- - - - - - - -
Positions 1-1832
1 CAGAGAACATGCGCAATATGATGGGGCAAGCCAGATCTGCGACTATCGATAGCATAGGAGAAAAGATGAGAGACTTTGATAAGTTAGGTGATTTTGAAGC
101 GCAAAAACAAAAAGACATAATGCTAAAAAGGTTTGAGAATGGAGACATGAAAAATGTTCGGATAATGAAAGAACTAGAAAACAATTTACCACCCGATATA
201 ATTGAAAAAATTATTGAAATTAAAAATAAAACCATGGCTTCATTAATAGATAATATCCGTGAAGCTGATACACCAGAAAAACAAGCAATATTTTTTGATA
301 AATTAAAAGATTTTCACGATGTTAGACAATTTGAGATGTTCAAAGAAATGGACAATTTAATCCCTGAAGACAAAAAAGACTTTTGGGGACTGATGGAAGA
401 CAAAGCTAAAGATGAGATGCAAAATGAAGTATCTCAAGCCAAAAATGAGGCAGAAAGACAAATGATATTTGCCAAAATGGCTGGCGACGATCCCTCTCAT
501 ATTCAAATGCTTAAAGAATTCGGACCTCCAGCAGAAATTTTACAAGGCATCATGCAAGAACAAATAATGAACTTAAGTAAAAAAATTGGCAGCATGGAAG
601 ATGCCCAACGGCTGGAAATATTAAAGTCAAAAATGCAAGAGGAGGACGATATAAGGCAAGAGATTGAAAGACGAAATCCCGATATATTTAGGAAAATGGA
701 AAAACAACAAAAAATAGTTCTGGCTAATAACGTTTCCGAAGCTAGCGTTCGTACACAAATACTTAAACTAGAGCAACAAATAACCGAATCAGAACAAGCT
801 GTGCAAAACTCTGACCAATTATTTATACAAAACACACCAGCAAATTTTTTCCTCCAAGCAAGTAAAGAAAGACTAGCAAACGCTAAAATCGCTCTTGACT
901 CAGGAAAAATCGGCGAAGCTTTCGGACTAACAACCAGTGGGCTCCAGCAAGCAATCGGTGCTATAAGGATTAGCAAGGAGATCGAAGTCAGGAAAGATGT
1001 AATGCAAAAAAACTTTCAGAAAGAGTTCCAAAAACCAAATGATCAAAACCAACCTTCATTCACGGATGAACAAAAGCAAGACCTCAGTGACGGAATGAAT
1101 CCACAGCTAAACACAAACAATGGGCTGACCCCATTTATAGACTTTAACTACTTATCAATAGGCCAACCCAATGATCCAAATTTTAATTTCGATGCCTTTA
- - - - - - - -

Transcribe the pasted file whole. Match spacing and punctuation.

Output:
Positions 1-1832
1 CAGAGAACATGCGCAATATGATGGGGCAAGCCAGATCTGCGACTATCGATAGCATAGGAGAAAAGATGAGAGACTTTGATAAGTTAGGTGATTTTGAAGC
101 GCAAAAACAAAAAGACATAATGCTAAAAAGGTTTGAGAATGGAGACATGAAAAATGTTCGGATAATGAAAGAACTAGAAAACAATTTACCACCCGATATA
201 ATTGAAAAAATTATTGAAATTAAAAATAAAACCATGGCTTCATTAATAGATAATATCCGTGAAGCTGATACACCAGAAAAACAAGCAATATTTTTTGATA
301 AATTAAAAGATTTTCACGATGTTAGACAATTTGAGATGTTCAAAGAAATGGACAATTTAATCCCTGAAGACAAAAAAGACTTTTGGGGACTGATGGAAGA
401 CAAAGCTAAAGATGAGATGCAAAATGAAGTATCTCAAGCCAAAAATGAGGCAGAAAGACAAATGATATTTGCCAAAATGGCTGGCGACGATCCCTCTCAT
501 ATTCAAATGCTTAAAGAATTCGGACCTCCAGCAGAAATTTTACAAGGCATCATGCAAGAACAAATAATGAACTTAAGTAAAAAAATTGGCAGCATGGAAG
601 ATGCCCAACGGCTGGAAATATTAAAGTCAAAAATGCAAGAGGAGGACGATATAAGGCAAGAGATTGAAAGACGAAATCCCGATATATTTAGGAAAATGGA
701 AAAACAACAAAAAATAGTTCTGGCTAATAACGTTTCCGAAGCTAGCGTTCGTACACAAATACTTAAACTAGAGCAACAAATAACCGAATCAGAACAAGCT
801 GTGCAAAACTCTGACCAATTATTTATACAAAACACACCAGCAAATTTTTTCCTCCAAGCAAGTAAAGAAAGACTAGCAAACGCTAAAATCGCTCTTGACT
901 CAGGAAAAATCGGCGAAGCTTTCGGACTAACAACCAGTGGGCTCCAGCAAGCAATCGGTGCTATAAGGATTAGCAAGGAGATCGAAGTCAGGAAAGATGT
1001 AATGCAAAAAAACTTTCAGAAAGAGTTCCAAAAACCAAATGATCAAAACCAACCTTCATTCACGGATGAACAAAAGCAAGACCTCAGTGACGGAATGAAT
1101 CCACAGCTAAACACAAACAATGGGCTGACCCCATTTATAGACTTTAACTACTTATCAATAGGCCAACCCAATGATCCAAATTTTAATTTCGATGCCTTTA